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  29.  8
    Confucian Ethics in Modernity: Ontologically Rooted, Internationally Resposive, and Integratively Systematic.Chung-Ying Cheng - 2013 - Journal of Chinese Philosophy 40 (5):76-98.
    This article, from my onto-generative and onto-hermeneutic theories, will explore how Confucian virtue ethics could be modernized and globalized by answering challenges of civic duties, human rights, policy planning and decision-making regarding social and communal development with considerations of maximal sustainable goodness or benefits to both individual and groups. In doing so, we come to recognize the multifunctional potency of Confucian virtues in meeting modern and postmodern needs and demands in a complicated global-local environment, and see how this (...)
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  30.  52
    Nunchi, Ritual, and Early Confucian Ethics.Seth Robertson - 2019 - Dao: A Journal of Comparative Philosophy 18 (1):23-40.
    A central challenge for early Confucian ethics, which relies heavily on the moral rules, scripts, and instructions of ritual, is to provide an account of how best to deviate from ritual when unexpected circumstances demand that one must do so. Many commentators have explored ways in which the Confucian tradition can meet this challenge, and one particularly interesting line of response to it focuses on “mind-reading”—the ability to infer others’ mental states from their behavior. In this article, I (...)
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  31.  3
    Confucian Ethics and Confederate Memorials.Thorian R. Harris - 2023 - International Journal of Applied Philosophy 37 (2):77-96.
    As self-conscious curators and critics of moral history, the early Confucians are relevant to the contemporary debate over the fate of memorials dedicated to morally flawed individuals. They provide us with a pragmatic justification that is distinct from those utilized in the current debate, and in many respects superior to the alternatives. In addition to supplying this curative philosophic resource, the early Confucian practices of ancestral memorialization suggest preventative measures we might adopt to minimize the chances of establishing divisive (...)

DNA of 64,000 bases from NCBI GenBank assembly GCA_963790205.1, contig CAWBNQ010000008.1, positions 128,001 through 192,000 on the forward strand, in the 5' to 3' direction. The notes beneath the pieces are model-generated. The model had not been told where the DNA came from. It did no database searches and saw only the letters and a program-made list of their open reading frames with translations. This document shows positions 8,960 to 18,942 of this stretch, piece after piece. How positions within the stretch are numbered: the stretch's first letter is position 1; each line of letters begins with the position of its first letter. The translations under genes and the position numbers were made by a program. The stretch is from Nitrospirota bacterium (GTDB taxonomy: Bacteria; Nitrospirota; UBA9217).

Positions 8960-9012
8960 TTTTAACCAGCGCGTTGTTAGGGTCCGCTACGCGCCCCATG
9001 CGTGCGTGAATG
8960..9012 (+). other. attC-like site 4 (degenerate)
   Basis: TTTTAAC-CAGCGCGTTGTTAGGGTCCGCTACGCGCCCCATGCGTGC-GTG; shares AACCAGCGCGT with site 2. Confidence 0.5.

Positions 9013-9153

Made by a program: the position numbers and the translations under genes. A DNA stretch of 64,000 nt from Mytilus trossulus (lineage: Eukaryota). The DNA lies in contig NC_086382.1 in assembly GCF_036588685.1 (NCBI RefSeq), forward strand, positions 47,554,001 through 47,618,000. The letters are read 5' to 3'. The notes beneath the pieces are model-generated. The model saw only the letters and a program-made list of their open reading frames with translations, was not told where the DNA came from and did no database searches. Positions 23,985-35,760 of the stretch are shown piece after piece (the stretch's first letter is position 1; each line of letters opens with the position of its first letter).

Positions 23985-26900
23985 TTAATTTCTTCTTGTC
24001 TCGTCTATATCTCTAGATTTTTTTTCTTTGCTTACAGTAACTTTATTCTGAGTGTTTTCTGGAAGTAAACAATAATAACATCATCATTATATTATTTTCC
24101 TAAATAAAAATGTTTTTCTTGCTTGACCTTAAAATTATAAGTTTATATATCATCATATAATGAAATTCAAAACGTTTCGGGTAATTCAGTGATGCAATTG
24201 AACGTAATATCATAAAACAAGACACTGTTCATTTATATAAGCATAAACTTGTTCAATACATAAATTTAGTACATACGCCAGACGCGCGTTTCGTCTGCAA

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  32.  31
    Confucian Ethics and the Limited Impact of the New Public Management Reform in Thailand.Rutaichanok Jingjit & Marianna Fotaki - 2010 - Journal of Business Ethics 97 (S1):61-73.
    The diffusion of New Public Management reforms across the globe is based on the assumption of the universal applicability of managerialism, driven by instrumental rationality, individualism, independence and competition. The aim of this article is to challenge this conception and to fill a significant gap in the existing research by analysing potential problems arising from the implementation of the NPM philosophy in non-Western public organisations. In-depth interviews and a large-scale survey were conducted across six public organisations in Thailand based on (...)
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  33.  21
    Confucian Ethics in Modernity: Ontologically Rooted, Internationally Resposive, and Integratively Systematic.Chung-Ying Cheng - 2013 - Journal of Chinese Philosophy 40 (S1):76-98.
    This article, from my onto-generative and onto-hermeneutic theories, will explore how Confucian virtue ethics could be modernized and globalized by answering challenges of civic duties, human rights, policy planning and decisionmaking regarding social and communal development with considerations of maximal sustainable goodness or benefits to both individual and groups. In doing so, we come to recognize the multifunctional potency of Confucian virtues in meeting modern and postmodern needs and demands in a complicated global-local environment, and see how this (...)
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  34.  45
    Confucian Ethics and Care Ethics: The Political Dimension of a Scholarly Debate.Chenyang Li - 2015 - Hypatia 30 (4):897-903.
  35.  9
    Features of Vietnamese Confucian ethics.Tien Bac Pham - 2023 - Sotsium I Vlast 4 (98):51-58.
    Confucian ethics, being adopted in Vietnam, lost its originality and was adapted and supplemented in accordance with the historical practice of the people in order to meet their needs and correspond to changes in the feudal society of Vietnam. In other words, Confucian ethics was “Vietnamized”. The article analyzes the process of implementing and developing Confucian ethics in Vietnam and defines its specifics. According to the author, the Confucian ethical principles are reviewed from the view point (...)
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  36. Confucian ethics and "the age of biological control".A. T. Nuyen - 2007 - Philosophy East and West 57 (1):83-96.
    : Ronald Dworkin claims that if we are able to control our own biology, "our most settled convictions will . . . be undermined [and] we will be in a kind of moral free-fall." This is so because he takes moral convictions to be determined by the choices we make against a fixed biological background. It would seem that if Confucian ethics is grounded in ren xing (human nature) and if ren xing refers to a fixed biological background, then (...)
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  37. Early Confucian Ethics and Moral Sentimentalism.Shirong Luo - 2004 - Dissertation, University of Miami